This is the sixth in a series of Blog posts related to the design and construction of the Banner University Medical Center new hospital in Tucson, Arizona.
For several months now the two large cranes have been hoisting the steel members up to the new hospital framework at a rapid rate. Our BIG Room team are now fully distracted with watching not just the motion of the cranes, but also the dexterity and movements of the ironworkers as they dance around the steel framework on narrow flanges of steel or sometimes simply standing on safety wires. Although each worker is secured with harnesses and self-retracting lifelines, it’s a precarious job and fascinating to watch. The steel members on the ground are laid out in an organized manner for their ultimate position in the building. Workers on the ground secure cables to the steel members to be lifted into place by a crane and then ironworkers on the edge of the building frame use a tagline rope to control the beams and ease the steel member into place. When the steel is close to the point of connection, ironworkers position the beams in place with the long pointed bar of a spud wrenches to align bolt holes. Then bolts are inserted and the wrench end is used to tighten the bolts. For “moment resisting” connections, where the steel members must resist a combination of tension and compression force, a team of welders makes the connection secure with deep penetrating welds. The ironworkers are also involved with installing metal decking for the concrete floors that are poured on the decking.
Terry bolting a steel member while safely suspended from a column. While I was studying his work, he told me after he came down that he was worried that I was a safety inspector, although he was sure he was doing everything correctly. Afterward, I tried to be less obvious while watching the ironworkers since they certainly did not need any distractions.
At a recent lunch with some of the ironworkers from Schuff Steel I learned a few things about their lives and risks. Aaron, a local ironworker, quickly but politely corrected my use of the term “steelworker” by explaining that “steelworkers” work in a steel fabrication shop preparing the steel members for use in the field. The “ironworkers” are the ones working outside on a building to erect, position, bolt, and weld the steel members into place. This hospital building that Aaron and his crew were working on is a unique project for them and for Tucson. Normally these highly specialized workers are on a job for a month and then they are off to the next one – often in another city. Our project will keep them steadily employed in one place for many months. In Tucson, there are just not that many steel frame buildings being constructed so for an ironworker in Tucson, the opportunity to stay in one place was a uniquely stable situation.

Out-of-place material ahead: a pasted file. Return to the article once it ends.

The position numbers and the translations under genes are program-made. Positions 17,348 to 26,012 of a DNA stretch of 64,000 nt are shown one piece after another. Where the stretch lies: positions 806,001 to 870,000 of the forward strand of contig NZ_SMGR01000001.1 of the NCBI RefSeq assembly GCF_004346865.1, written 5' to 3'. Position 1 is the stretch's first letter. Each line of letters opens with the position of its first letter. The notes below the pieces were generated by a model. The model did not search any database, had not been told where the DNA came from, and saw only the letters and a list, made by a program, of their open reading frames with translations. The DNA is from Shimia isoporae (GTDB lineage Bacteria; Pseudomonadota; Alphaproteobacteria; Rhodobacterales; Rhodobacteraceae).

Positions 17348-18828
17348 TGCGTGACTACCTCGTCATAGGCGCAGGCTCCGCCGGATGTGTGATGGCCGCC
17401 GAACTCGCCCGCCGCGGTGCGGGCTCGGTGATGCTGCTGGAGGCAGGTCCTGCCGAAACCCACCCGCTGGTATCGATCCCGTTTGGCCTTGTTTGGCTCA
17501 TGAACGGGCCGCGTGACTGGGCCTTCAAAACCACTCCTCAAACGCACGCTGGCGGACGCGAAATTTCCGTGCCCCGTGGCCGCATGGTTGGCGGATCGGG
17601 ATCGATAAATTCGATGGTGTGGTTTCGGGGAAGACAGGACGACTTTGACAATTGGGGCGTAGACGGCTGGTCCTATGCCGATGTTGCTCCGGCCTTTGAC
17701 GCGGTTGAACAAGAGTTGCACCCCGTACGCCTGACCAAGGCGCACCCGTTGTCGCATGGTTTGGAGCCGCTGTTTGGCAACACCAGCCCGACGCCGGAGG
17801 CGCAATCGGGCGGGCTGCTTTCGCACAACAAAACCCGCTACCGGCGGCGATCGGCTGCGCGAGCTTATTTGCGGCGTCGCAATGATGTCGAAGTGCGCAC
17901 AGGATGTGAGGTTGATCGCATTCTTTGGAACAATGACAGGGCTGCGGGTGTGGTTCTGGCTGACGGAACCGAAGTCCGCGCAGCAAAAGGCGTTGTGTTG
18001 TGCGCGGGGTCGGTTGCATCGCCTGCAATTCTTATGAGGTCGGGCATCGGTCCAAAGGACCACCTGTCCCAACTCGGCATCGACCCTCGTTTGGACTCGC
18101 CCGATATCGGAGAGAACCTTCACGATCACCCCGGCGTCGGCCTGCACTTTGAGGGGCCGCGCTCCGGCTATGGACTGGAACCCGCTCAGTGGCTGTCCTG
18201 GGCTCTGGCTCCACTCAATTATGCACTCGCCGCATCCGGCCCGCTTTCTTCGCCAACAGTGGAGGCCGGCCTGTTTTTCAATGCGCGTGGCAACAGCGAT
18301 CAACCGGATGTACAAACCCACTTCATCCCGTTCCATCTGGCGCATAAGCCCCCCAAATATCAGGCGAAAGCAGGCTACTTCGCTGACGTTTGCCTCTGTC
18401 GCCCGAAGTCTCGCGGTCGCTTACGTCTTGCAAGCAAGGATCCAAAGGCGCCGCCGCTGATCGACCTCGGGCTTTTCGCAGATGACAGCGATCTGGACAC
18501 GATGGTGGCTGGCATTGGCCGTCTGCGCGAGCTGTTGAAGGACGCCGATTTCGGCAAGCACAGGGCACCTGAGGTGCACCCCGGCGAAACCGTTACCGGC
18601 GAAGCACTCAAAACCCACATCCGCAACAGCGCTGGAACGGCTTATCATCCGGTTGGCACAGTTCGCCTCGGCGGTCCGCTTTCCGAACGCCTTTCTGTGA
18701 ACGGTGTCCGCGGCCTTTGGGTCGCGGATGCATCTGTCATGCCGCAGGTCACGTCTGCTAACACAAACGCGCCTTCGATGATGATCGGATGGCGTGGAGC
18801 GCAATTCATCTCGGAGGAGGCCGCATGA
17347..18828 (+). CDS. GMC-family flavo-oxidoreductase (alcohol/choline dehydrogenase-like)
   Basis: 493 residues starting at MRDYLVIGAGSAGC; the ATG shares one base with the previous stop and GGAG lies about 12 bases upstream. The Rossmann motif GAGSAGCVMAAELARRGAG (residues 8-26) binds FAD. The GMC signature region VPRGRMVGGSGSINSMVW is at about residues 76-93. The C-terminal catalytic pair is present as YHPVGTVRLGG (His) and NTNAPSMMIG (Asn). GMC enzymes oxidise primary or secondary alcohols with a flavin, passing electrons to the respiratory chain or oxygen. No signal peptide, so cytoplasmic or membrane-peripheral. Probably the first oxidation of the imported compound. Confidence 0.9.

The jobs these guys do looks risky - and it is. Many of them told tales of their last or most serious falls, including Aaron's recent free fall of 35 feet resulting in both ankles getting broken, an arm penetrated by a spud wrench and multiple other serious injuries. He had a deep appreciation for doing a hospital project having spent so much time recovering in one.
With the BIG Room overlooking the steel framework, the BIG Room participants have a greater appreciation for the work of ironworkers. We are also constantly reminded that our work together is important for the patients and hospital staff who will soon inhabit the new hospital. Some of our patients occasionally get to watch the workers erect the building from their patient rooms. To help connect our pediatric patients to the project and to give them some distractions during their stay, some of our project team have introduced Pokémon characters into the building framework. It’s important to have some fun during a long and serious project.
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